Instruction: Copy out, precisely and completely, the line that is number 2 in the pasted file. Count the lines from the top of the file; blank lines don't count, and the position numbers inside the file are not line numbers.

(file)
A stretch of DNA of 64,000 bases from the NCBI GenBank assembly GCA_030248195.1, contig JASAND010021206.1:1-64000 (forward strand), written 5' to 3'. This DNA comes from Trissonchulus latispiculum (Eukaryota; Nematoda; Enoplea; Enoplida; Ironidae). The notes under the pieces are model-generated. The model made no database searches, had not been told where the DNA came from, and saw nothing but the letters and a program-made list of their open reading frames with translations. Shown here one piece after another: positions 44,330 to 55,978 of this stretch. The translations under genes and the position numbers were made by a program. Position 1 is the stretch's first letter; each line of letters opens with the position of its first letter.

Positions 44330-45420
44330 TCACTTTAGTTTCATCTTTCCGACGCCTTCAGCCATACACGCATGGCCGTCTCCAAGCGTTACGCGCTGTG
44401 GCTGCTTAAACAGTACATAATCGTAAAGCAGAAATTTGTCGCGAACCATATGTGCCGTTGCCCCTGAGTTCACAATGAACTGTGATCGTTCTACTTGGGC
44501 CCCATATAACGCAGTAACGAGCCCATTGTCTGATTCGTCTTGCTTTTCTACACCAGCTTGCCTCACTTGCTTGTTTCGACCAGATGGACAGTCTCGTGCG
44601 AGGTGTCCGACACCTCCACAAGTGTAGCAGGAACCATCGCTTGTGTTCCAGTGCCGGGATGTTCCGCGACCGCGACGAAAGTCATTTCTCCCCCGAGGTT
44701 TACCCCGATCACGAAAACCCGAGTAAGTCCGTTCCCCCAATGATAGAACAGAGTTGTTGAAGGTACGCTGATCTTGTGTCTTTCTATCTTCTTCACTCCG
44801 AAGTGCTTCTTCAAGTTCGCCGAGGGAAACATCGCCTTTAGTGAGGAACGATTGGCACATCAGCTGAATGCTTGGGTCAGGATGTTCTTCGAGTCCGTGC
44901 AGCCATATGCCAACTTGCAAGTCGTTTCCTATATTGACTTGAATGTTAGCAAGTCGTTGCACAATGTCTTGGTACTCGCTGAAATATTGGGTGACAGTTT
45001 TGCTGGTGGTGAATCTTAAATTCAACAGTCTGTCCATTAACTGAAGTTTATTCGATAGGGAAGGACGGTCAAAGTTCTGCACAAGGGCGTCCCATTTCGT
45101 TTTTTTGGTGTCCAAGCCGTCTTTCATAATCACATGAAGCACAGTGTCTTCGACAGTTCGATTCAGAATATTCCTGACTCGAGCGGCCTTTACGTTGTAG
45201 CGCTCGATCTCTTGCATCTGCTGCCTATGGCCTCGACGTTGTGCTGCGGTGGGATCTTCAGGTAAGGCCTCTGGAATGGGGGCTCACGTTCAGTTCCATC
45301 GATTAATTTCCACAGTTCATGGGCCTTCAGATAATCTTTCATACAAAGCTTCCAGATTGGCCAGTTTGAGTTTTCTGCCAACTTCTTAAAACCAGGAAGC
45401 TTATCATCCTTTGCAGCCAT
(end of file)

Positions 44330-45420